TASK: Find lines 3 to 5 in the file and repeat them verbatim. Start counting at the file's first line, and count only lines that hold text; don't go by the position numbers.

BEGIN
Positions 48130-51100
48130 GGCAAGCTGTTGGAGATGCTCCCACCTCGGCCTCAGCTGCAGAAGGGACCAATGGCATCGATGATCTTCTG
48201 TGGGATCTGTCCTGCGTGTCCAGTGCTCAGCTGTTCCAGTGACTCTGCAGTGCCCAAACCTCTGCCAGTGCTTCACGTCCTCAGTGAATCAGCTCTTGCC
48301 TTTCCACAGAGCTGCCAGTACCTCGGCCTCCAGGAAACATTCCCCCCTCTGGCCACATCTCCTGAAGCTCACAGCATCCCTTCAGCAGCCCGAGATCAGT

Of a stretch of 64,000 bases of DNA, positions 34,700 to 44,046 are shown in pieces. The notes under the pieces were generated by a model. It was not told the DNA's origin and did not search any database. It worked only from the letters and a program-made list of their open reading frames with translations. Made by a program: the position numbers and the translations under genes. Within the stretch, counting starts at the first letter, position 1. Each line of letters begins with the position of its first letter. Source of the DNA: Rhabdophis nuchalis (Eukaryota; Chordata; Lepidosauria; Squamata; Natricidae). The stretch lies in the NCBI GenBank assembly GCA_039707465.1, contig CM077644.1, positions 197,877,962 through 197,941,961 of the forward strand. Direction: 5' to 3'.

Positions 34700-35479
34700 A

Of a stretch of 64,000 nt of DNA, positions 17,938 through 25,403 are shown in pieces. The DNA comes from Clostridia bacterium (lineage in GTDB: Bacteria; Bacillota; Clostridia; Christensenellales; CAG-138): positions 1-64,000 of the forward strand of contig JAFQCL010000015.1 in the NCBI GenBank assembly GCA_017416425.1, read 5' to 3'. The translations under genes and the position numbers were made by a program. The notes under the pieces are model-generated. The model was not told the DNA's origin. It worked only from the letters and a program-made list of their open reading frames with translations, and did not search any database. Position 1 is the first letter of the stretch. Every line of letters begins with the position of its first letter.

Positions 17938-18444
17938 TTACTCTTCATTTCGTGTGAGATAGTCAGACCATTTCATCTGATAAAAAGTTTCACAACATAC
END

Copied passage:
48201 TGGGATCTGTCCTGCGTGTCCAGTGCTCAGCTGTTCCAGTGACTCTGCAGTGCCCAAACCTCTGCCAGTGCTTCACGTCCTCAGTGAATCAGCTCTTGCC
48301 TTTCCACAGAGCTGCCAGTACCTCGGCCTCCAGGAAACATTCCCCCCTCTGGCCACATCTCCTGAAGCTCACAGCATCCCTTCAGCAGCCCGAGATCAGT

Of a stretch of 64,000 bases of DNA, positions 34,700 to 44,046 are shown in pieces. The notes under the pieces were generated by a model. It was not told the DNA's origin and did not search any database. It worked only from the letters and a program-made list of their open reading frames with translations. Made by a program: the position numbers and the translations under genes. Within the stretch, counting starts at the first letter, position 1. Each line of letters begins with the position of its first letter. Source of the DNA: Rhabdophis nuchalis (Eukaryota; Chordata; Lepidosauria; Squamata; Natricidae). The stretch lies in the NCBI GenBank assembly GCA_039707465.1, contig CM077644.1, positions 197,877,962 through 197,941,961 of the forward strand. Direction: 5' to 3'.